Acupuncture Helps Relieve Pregnancy's Low Back Pain
WebMD News Archive
July 6, 2000 -- For low back pain during pregnancy, acupuncture may be better than traditional treatment with massage, heat, and exercise, according to a Swedish report in a recent issue of the journal Acta Obstetricia et Gynecologica Scandinavica.
"I'm happy to say that I was wrong about acupuncture," says lead study author Kaj Wedenberg, MD, PhD, the assistant chief of Ob-Gyn at Central Hospital in Vasteras, Sweden. "This preliminary study showed that acupuncture can reduce low back pain and disability in just a few simple treatments."
Low back pain affects up to three-quarters of all pregnant women, usually during the time between their sixth and ninth months of pregnancy. The cause is not yet known, but risk factors include smoking, strenuous work, and a history of low back problems. Symptoms are usually worse in the evening, can often affect sleep, and can interfere with a woman's ability to perform daily tasks -- even causing her to need time off from work.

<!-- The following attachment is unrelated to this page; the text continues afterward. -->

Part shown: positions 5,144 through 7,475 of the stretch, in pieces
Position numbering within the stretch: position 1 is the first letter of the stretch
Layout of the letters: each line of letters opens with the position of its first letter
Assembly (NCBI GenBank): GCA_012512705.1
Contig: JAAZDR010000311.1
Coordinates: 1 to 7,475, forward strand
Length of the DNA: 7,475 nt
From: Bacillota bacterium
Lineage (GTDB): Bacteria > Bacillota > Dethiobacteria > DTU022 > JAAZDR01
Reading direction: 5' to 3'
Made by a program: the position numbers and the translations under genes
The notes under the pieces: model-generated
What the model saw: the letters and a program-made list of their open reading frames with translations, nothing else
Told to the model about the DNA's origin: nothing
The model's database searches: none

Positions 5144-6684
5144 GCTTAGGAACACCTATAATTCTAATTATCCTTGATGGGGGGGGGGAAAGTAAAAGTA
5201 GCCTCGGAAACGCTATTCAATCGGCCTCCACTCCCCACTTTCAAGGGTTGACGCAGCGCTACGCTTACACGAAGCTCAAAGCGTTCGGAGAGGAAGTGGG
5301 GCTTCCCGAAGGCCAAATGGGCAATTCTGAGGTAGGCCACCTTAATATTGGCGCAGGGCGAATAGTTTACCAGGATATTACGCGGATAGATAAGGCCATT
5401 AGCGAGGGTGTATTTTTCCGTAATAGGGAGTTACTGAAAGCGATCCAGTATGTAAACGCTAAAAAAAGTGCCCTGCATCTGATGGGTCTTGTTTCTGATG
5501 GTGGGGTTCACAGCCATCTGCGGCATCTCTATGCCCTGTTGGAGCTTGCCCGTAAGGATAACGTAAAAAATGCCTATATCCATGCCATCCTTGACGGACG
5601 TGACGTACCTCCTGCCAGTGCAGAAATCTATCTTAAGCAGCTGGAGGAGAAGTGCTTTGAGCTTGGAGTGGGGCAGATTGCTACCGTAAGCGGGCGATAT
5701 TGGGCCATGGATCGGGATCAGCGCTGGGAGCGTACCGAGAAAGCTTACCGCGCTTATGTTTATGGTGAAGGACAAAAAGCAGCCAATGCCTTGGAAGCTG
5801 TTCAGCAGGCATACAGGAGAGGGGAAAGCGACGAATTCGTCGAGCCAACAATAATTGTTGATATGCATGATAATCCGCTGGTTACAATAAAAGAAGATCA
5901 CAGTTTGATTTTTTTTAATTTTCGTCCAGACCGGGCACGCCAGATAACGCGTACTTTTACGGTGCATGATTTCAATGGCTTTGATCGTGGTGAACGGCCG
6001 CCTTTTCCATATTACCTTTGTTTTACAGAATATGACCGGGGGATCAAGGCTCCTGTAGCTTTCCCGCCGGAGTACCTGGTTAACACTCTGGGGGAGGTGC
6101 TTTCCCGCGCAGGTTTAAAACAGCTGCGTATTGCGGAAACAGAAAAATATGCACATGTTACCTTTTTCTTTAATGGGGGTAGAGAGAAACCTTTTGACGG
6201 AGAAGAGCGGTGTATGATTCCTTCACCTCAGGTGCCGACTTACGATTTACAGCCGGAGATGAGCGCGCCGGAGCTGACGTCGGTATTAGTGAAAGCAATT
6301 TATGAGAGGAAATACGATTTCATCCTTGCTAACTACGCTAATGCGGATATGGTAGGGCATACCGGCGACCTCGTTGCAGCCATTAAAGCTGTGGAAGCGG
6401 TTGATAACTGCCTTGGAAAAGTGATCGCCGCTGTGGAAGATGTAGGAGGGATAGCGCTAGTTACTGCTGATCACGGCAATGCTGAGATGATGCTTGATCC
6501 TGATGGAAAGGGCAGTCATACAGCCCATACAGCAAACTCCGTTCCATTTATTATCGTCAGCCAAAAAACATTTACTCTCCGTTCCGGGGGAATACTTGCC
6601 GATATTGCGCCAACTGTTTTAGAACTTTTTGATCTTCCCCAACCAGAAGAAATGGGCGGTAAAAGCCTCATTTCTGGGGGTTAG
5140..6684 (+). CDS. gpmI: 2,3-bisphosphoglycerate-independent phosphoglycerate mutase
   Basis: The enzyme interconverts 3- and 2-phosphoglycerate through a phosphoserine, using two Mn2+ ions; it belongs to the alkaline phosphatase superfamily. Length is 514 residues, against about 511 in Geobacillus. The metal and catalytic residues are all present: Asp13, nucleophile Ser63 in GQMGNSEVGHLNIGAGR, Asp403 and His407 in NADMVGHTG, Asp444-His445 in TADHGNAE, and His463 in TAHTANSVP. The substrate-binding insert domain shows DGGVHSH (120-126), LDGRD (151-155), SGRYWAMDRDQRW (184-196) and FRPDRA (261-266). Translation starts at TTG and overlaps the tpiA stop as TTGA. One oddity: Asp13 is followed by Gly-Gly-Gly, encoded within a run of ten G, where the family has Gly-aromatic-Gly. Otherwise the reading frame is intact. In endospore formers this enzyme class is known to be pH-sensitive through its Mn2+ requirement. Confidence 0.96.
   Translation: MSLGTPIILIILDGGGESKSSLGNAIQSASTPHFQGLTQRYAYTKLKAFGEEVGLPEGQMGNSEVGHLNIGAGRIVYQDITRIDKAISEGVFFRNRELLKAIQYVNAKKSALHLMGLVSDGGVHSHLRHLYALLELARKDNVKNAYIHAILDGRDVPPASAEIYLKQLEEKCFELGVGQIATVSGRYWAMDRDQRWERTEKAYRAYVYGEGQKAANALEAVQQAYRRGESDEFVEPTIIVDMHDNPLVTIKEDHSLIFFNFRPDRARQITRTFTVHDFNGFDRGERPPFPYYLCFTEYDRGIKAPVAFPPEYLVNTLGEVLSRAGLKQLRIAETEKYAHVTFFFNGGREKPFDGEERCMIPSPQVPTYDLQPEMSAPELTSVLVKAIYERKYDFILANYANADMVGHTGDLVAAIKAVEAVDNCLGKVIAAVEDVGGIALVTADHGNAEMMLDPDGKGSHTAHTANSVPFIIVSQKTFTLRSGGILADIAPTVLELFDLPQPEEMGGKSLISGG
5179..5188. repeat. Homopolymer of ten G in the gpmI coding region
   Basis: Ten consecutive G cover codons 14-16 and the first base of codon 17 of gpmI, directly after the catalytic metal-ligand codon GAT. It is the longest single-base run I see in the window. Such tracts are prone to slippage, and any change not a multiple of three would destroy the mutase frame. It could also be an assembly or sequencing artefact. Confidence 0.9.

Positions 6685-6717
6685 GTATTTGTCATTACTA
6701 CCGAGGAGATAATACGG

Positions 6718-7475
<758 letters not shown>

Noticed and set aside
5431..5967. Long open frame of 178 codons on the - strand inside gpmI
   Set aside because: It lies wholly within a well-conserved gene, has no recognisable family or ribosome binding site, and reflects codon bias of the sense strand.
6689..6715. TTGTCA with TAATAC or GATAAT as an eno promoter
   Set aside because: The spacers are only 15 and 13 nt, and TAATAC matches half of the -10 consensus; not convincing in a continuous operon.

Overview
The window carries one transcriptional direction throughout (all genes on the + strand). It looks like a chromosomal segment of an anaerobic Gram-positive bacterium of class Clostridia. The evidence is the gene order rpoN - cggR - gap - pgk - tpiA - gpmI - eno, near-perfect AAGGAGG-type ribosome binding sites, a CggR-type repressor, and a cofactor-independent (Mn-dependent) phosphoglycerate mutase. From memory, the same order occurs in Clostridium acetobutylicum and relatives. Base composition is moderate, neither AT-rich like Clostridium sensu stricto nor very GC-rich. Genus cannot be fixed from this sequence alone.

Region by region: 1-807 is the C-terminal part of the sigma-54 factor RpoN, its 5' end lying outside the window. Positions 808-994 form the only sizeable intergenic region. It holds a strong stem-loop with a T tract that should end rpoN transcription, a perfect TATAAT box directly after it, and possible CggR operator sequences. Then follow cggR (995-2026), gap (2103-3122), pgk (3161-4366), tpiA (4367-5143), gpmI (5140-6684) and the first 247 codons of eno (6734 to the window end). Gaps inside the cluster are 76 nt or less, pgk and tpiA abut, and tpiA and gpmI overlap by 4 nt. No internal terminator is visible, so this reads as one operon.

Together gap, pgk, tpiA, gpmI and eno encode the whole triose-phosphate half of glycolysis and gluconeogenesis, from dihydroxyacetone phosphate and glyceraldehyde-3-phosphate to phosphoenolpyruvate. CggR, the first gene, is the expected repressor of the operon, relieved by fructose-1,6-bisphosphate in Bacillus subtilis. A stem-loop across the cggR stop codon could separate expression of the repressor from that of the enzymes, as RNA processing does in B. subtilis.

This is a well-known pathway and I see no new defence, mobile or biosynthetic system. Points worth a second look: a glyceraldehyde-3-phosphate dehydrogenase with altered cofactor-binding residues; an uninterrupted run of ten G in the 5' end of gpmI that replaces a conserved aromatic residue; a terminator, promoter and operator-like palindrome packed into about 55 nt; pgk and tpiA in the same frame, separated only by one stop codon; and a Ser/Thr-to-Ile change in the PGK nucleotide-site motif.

Wedenberg and two nurse-midwives compared acupuncture to physical therapy in 60 pregnant women with low back pain. Over four to eight weeks, participants received 10 treatments of either acupuncture or physical therapy. Before, during, and after treatment, they rated their pain and disability on a scale of zero to 10.
The groups rated their low back pain similarly before treatment, but there were significant differences afterward. The acupuncture group had an average pain reduction of 2.5 points in the morning and six points in the evening, whereas the physical therapy group had a reduction of only 1.5 points in the morning and two points in the evening.
Similarly, there were significant differences in disability after treatment. The acupuncture group had less difficulty in performing 11 out of 12 daily activities, yet there were no changes reported by the physical therapy group.
"Acupuncture is a valid treatment for low back pain, but only after posture and proper body mechanics have been addressed," says Judy Fielder, CNM, MN, a nurse-midwife who practices in Atlanta. "And we usually recommend a support device that holds the uterus up and in, relieving stress on back muscles," she adds.